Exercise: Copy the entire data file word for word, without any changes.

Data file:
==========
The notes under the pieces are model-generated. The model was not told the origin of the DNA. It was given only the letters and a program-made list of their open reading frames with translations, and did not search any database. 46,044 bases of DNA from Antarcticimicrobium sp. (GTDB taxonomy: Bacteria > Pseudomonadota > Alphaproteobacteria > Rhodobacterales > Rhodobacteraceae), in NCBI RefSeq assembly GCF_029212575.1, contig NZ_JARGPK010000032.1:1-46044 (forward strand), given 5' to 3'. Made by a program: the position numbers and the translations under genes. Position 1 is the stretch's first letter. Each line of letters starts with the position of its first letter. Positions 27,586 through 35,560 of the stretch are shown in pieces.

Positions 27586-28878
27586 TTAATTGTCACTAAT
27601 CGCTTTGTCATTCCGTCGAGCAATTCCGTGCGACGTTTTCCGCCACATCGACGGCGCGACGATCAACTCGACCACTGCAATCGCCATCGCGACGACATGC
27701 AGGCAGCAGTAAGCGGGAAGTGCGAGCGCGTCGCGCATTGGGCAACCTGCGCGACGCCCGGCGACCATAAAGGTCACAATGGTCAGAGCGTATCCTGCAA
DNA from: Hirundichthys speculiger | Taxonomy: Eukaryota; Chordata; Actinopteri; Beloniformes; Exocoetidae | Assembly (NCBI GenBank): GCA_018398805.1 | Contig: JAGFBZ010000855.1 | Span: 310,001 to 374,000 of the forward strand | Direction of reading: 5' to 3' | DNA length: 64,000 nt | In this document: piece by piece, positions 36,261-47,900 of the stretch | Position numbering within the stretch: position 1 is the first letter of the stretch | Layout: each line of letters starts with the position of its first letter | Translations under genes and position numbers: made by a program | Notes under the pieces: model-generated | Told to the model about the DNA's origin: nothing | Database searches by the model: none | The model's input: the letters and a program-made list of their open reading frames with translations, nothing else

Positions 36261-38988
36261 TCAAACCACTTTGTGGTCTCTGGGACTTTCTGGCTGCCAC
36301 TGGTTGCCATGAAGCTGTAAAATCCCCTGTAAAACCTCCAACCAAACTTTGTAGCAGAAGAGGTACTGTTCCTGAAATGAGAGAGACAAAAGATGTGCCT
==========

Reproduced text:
The notes under the pieces are model-generated. The model was not told the origin of the DNA. It was given only the letters and a program-made list of their open reading frames with translations, and did not search any database. 46,044 bases of DNA from Antarcticimicrobium sp. (GTDB taxonomy: Bacteria > Pseudomonadota > Alphaproteobacteria > Rhodobacterales > Rhodobacteraceae), in NCBI RefSeq assembly GCF_029212575.1, contig NZ_JARGPK010000032.1:1-46044 (forward strand), given 5' to 3'. Made by a program: the position numbers and the translations under genes. Position 1 is the stretch's first letter. Each line of letters starts with the position of its first letter. Positions 27,586 through 35,560 of the stretch are shown in pieces.

Positions 27586-28878
27586 TTAATTGTCACTAAT
27601 CGCTTTGTCATTCCGTCGAGCAATTCCGTGCGACGTTTTCCGCCACATCGACGGCGCGACGATCAACTCGACCACTGCAATCGCCATCGCGACGACATGC
27701 AGGCAGCAGTAAGCGGGAAGTGCGAGCGCGTCGCGCATTGGGCAACCTGCGCGACGCCCGGCGACCATAAAGGTCACAATGGTCAGAGCGTATCCTGCAA
DNA from: Hirundichthys speculiger | Taxonomy: Eukaryota; Chordata; Actinopteri; Beloniformes; Exocoetidae | Assembly (NCBI GenBank): GCA_018398805.1 | Contig: JAGFBZ010000855.1 | Span: 310,001 to 374,000 of the forward strand | Direction of reading: 5' to 3' | DNA length: 64,000 nt | In this document: piece by piece, positions 36,261-47,900 of the stretch | Position numbering within the stretch: position 1 is the first letter of the stretch | Layout: each line of letters starts with the position of its first letter | Translations under genes and position numbers: made by a program | Notes under the pieces: model-generated | Told to the model about the DNA's origin: nothing | Database searches by the model: none | The model's input: the letters and a program-made list of their open reading frames with translations, nothing else

Positions 36261-38988
36261 TCAAACCACTTTGTGGTCTCTGGGACTTTCTGGCTGCCAC
36301 TGGTTGCCATGAAGCTGTAAAATCCCCTGTAAAACCTCCAACCAAACTTTGTAGCAGAAGAGGTACTGTTCCTGAAATGAGAGAGACAAAAGATGTGCCT